Idea which came to my while jogging (it can’t be that good, or I would do it instead of posting to my blog!):
Similar to a reverse mortgage, the concept is to provide cash upfront for qualifying students to enable them to attend higher education.
But I’ve heard of that. Student loans are for that very purpose.
What if there was no loan. No schedule of payments. Instead, the borrower signed a contract guaranteeing the payment of a certain percentage of their post-graduation income. This percentage could be relatively low in the early years, increasing to 1-2% in later years.
Basically, it’s securitizing the future earnings of graduates.
Some additional thoughts:
- While you’ve got them on the hook, why not ask for an additional percentage guarantee to go to charity.
- Like student loans offered through private banks, the offers could differ based on school quality and prestige
- Programs for advanced degrees would also have different (lower) payback percentages
- This could actually be a program offered in conjunction with the school itself, since they ultimately want to have the long-term relationship with the borrower
- Perception issues
- Unpredictable default rates and cost of defaults (e.g. how hard is it to track people down and find out their income).
- Selection bias of borrowers — only those expecting to have a low income may apply
What do you think?
ANP, are you in?
Comments from the Old Blog
Drawback: Less incentive to graduate on time.
There’d have to be some kind of performance metrics along the way. Maybe the person has to make a minimum amt of cash when they graduate. And maybe they’d have to keep a certain GPA. And graduate within a certain time frame.
Posted by: Peter Caputa on November 28, 2006 06:29 PM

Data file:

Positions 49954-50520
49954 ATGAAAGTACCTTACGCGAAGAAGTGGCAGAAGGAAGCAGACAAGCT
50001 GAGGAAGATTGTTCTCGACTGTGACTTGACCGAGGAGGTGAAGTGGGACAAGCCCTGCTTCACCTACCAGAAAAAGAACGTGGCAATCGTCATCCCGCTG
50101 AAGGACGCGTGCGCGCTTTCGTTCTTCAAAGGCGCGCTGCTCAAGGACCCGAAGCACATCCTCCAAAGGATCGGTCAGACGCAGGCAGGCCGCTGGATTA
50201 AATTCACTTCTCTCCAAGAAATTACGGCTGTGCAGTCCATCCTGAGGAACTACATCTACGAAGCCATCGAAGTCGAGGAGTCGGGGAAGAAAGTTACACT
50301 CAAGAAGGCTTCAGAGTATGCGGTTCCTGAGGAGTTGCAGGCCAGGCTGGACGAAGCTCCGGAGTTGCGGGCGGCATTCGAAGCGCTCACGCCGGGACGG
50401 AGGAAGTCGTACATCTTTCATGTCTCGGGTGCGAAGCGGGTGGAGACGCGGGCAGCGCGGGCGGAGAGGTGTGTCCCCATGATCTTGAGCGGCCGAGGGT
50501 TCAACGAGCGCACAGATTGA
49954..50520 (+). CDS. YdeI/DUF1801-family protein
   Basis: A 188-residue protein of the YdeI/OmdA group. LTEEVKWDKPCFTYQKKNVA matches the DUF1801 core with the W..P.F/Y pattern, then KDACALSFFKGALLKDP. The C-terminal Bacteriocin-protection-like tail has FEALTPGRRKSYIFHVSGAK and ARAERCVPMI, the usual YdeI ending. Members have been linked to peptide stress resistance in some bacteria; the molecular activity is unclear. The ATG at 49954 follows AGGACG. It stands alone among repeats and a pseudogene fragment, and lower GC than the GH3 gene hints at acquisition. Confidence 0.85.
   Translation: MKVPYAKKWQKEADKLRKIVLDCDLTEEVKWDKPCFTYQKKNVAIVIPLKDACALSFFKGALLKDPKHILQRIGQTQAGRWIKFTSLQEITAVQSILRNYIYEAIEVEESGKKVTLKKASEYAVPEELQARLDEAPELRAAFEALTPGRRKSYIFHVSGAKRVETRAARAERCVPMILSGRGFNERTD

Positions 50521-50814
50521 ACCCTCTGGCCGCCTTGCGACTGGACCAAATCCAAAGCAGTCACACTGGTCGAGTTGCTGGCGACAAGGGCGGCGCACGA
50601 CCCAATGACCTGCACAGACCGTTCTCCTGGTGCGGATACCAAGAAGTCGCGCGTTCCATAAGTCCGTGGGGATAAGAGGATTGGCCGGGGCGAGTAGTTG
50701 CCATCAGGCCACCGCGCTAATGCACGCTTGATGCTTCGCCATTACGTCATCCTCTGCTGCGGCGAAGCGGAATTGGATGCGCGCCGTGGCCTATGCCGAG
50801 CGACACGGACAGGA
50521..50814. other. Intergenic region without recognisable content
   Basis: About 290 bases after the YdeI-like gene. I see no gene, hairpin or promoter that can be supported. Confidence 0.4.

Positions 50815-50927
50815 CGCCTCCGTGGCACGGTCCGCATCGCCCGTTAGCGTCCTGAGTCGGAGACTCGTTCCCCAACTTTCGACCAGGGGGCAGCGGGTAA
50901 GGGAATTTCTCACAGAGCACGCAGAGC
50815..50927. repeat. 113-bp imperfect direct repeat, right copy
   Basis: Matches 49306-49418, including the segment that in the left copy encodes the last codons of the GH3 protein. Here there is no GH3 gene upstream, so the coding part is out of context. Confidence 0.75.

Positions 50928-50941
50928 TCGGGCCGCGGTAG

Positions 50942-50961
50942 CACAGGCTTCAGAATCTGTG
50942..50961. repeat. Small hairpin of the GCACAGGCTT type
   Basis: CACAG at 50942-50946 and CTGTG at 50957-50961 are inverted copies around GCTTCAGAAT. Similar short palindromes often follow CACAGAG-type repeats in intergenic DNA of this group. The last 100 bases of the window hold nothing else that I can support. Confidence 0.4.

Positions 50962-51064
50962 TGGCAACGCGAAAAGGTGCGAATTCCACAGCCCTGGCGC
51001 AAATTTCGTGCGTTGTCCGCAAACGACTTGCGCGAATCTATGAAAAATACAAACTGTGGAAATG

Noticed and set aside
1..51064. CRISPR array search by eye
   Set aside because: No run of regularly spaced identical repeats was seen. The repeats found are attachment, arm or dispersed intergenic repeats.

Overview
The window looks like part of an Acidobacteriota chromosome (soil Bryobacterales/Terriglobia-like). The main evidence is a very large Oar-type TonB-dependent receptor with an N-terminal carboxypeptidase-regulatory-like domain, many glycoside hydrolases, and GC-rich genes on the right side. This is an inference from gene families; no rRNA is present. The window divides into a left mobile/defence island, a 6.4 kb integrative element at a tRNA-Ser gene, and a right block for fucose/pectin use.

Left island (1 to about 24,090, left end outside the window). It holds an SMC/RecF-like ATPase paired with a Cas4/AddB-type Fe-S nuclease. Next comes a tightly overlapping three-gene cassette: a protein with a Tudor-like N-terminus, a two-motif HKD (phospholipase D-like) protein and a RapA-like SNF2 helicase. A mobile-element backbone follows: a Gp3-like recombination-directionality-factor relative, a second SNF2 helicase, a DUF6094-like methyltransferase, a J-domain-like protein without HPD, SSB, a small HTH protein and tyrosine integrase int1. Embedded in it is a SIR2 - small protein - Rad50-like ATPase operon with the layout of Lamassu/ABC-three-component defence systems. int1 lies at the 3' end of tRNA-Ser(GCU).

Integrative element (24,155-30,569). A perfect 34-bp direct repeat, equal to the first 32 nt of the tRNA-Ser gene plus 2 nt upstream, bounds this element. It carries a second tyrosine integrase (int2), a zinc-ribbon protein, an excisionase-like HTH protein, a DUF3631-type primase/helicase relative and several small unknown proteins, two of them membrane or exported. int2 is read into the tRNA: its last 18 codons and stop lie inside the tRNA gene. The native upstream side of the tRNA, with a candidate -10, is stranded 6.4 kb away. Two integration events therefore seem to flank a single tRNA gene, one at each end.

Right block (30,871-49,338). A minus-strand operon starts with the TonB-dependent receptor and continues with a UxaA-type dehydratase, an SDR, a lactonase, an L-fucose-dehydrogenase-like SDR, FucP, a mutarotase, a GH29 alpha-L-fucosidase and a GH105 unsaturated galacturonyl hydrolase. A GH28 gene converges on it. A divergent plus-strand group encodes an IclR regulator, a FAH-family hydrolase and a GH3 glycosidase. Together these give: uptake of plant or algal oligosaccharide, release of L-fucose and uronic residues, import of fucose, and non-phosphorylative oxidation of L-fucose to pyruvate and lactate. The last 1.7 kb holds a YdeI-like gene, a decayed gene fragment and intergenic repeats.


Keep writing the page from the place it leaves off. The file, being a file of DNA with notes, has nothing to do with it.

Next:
This is very similar to what we have here in Australia. HECS (Higher Education Contribution Scheme) is a system whereby the Government both contributes to your course fees and gives you a deferred loan for the remainder. At present, the government pays 2/3’s of your course fees, the remainder is deferred to be paid through the tax system.
So if my course fees are AU$24,000 per year, the government pays $16,000 to the Uni and loans me $8,000. The interesting bit is how the loan gets paid back – through the taxation system, and only once your taxable (post-deduction) income is above a certain level. It’s currently approx AU$30,000 (or well below the mean income of approx $50K).
Amounts that acrue from year to year are indexed along with the CPI (inflation), or approx 2.4%
So in Australia, this would not work. Firstly, the government is assuming all default risk (which brings up an interesting point – it would be in the country’s economic interest only to charge those who DIDN’T meet earnings expectations, as these are the people who have not contributed economically and taxationally as a consequence of their degree). Secondly, the government’s required rate of return is only inflation. No opportunity cost, administration costs or profit required.
Such an idea may work elsewhere, in the absence of a system such as above, but I suspect (as you’ve identified), rational profit-maximising actors would result in a selection bias which would be difficult to avoid.
Posted by: David Kellam on November 29, 2006 10:21 AM
I remember you talking about this idea before, years ago. But GetYourHandsOffMyPaycheck.com!
I do think this would work in certain communities, a la microlending. And I was toying about blogging about the fact that while tuition has continued to climb, the maximum amount that students can take out in federally subsidized loans has stayed the same, meaning that students are forced to take out more of the private, higher-interest loans. Which kinda bites.
Posted by: ANP on December 3, 2006 06:16 PM